Story illustration for “The Heady Career of Samuel Watkins” by Edward Lanham in Good Housekeeping (October 1967)

If you believe the images created for magazines and advertising illustrations in the third quarter of the 20th century you would think that all women from that time were beautiful; they always dressed impeccably; their waists were universally cinched; their hair was always perfect and their lipstick never needed to be […]

Anthropomorphic Tails

Walter Harrison Cady

Proctor and Gamble Company of Cincinnati first sold Ivory Soap in 1879. As you can see in the ad here on the right, early advertising illustration was produced in a minimalist way and from a purely practical aspect—so what you see is a pair of hands use a thread to divide the double-sized bar soap at the processed demarcation. 







Walter Harrison Cady (1877-1970)                         Unknown artistIvory Soap, early 1900’s                                            Ivory Soap, 1882 Advertising illustration […]

Bluebirds and Happiness


The Gerlach Barklow Company produced art calendars and advertising materials in Joliet, Illinois from 1907 through the late 1950s.* Their popular calendars were typically personalized for the businesses who purchased them to distribute to their customers as gifts. Many of the company’s illustration artists were women, some even residents of the local area. One of these, Zula Kenyon, studied art in The School of the Art Institute of Chicago along […]

Return of the Silhouette


During the 18th and well into the 19th century silhouette portraiture was a popular means for Americans to preserve likenesses of themselves. Often created by itinerate artists and with the aid of various devices, silhouettes were produced as unique works or at most in limited numbers of copies.*  By mid-19th century photographic techniques rapidly displaced silhouette portraits and the art forum disappeared. In 1850, Nathaniel Hawthorne placed a daguerreotypist in […]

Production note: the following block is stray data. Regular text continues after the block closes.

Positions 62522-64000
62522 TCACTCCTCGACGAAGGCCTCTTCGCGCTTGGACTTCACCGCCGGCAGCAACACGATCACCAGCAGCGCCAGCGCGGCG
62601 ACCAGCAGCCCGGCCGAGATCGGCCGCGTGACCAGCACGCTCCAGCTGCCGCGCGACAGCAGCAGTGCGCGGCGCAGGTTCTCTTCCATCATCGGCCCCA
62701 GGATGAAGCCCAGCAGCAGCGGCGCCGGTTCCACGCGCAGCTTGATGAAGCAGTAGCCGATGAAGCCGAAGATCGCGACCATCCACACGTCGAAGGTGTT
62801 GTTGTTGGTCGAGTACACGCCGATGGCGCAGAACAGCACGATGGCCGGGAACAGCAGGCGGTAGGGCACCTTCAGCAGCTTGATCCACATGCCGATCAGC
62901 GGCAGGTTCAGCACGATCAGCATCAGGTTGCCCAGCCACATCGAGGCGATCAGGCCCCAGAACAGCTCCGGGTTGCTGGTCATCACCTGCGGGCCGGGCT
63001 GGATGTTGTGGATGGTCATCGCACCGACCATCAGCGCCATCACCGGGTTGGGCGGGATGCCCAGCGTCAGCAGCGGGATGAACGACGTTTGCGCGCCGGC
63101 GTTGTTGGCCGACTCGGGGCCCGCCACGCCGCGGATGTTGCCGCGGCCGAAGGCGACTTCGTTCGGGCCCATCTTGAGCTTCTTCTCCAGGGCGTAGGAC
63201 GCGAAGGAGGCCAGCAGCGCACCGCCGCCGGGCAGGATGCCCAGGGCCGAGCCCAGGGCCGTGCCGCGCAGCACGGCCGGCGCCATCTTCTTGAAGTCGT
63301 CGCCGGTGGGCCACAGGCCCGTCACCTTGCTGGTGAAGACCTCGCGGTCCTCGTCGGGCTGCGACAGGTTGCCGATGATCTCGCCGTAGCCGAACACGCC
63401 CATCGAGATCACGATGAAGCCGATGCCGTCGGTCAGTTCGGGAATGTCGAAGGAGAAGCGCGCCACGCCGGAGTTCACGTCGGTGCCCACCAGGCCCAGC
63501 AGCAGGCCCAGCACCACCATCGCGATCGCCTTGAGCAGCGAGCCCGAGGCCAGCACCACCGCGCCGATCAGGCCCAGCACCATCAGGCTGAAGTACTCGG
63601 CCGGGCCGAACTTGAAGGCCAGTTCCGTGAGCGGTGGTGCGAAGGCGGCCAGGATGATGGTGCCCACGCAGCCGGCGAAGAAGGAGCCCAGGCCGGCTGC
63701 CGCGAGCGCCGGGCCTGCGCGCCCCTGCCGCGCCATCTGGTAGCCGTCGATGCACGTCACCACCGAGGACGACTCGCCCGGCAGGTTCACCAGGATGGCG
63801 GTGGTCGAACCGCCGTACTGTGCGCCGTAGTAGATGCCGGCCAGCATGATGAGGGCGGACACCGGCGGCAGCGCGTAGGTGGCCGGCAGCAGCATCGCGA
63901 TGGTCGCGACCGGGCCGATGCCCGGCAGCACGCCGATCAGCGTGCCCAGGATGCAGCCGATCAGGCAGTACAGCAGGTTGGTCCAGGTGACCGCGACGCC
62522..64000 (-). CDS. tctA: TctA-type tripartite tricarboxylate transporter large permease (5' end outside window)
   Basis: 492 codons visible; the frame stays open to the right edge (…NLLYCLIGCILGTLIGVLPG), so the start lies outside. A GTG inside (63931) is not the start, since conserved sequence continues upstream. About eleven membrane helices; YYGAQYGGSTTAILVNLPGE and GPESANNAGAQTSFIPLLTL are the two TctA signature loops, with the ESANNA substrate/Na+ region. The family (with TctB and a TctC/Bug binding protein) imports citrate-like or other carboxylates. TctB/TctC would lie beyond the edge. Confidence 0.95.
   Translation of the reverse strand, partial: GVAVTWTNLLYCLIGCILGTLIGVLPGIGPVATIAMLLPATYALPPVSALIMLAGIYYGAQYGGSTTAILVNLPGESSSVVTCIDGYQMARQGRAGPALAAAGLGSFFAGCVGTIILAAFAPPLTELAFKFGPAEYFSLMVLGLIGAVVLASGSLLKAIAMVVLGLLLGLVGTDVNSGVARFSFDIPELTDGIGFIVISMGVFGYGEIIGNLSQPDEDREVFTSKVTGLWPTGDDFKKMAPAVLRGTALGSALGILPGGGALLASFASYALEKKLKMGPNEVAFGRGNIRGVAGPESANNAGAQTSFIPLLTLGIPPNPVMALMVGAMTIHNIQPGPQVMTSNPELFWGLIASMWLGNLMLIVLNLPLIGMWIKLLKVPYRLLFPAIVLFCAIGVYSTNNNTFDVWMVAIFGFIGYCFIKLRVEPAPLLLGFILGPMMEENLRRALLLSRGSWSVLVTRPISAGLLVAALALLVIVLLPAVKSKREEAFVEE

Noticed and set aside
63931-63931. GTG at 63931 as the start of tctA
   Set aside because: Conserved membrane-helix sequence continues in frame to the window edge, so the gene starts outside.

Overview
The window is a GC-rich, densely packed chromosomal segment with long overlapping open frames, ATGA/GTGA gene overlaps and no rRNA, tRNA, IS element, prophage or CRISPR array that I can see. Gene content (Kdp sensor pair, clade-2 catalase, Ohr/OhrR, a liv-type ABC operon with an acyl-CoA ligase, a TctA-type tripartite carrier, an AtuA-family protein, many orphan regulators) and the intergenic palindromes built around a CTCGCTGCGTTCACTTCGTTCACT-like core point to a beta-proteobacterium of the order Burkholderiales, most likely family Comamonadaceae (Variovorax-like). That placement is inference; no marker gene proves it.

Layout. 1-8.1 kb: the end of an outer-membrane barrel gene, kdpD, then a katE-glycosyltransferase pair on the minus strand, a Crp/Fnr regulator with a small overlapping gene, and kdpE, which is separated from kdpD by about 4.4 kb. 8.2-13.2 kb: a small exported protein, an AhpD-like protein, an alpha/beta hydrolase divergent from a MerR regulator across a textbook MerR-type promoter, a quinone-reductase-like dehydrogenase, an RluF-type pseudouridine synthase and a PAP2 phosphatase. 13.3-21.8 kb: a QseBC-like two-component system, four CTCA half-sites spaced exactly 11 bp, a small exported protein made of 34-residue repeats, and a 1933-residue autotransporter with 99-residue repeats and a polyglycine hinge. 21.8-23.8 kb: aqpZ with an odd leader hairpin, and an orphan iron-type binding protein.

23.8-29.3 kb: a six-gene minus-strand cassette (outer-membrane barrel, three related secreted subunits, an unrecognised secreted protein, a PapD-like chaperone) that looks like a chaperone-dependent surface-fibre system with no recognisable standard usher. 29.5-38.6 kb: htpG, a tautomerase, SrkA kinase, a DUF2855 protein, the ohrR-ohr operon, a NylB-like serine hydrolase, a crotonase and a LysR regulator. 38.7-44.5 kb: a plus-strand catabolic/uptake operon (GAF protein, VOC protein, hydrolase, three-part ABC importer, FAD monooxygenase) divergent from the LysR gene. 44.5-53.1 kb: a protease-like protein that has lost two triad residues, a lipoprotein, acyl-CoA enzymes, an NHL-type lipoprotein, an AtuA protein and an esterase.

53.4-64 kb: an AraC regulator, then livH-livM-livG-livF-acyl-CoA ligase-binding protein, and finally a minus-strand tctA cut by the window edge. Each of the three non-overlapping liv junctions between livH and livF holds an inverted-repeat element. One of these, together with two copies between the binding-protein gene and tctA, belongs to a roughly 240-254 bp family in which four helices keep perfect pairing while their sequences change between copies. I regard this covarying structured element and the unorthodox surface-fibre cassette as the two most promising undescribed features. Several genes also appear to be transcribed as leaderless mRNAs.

Hats Off

Nast Indian Question

Hats keep you warm, provide cooling shade, are revealing, concealing, and sometimes purely decorative. A hat usually provides the finishing touch to a person’s dress, complementing an ensemble and unifying the appearance. Whatever their purpose, a hat reveals something about its wearer: their sense of style, purpose, activity, or class.

Illustrations that include hats allow us to use them as hieroglyphs—as a readable symbol demonstrating a person’s relationship to the larger […]

Promoting Books






Howard Chandler Christy (1872-1952)The Bookman, Feb. No., 1895Advertising posterDelaware Art Museum, gift of Helen Farr Sloan, 1993-132

The literary magazine The Bookman began publication in February 1895. Produced by the New York publishers Dodd, Mead and Company, The Bookman* was a compilation of articles, book and author news, book reviews, and book advertisements focused on the American publishing industry. While a large number of the ads were for Dodd, Mead publications, […]

Illustration Grounded in Story



William Glackens (1870-1938) She wheeled about and stamped her foot. “Silence pigs!” she screamed. Story illustration for “The Play’s the Thing” by Albert W. Vorse in Scribner’s Magazine, v. 26 (Aug. 1899): 171. Wash, Gouache, and Chinese White Collection of the Society of Illustrators, 039.002




In the Society of Illustrators permanent collection records, the description that accompanies this illustration is,

Women’s Rights “She wheeled around and stamped her foot, ‘Silence […]

Lautrec Posters

1891 Moulin Rouge - La Goulue

Henri Toulouse-­‐Lautrec (1864-­‐1901) Moulin Rogue: La Goulue, 1891 Advertising illustration for the Bal du Moulin Rogue, Paris Color Lithographic Poster


In 1891 Henri Toulouse-­‐Lautrec created a series of promotional posters commissioned by the Bal du Moulin Rouge as advertisements for the dance hall. In the poster seen here, Lautrec limited himself to line and a few areas of flat color. He designed the lettering in the style and color of the […]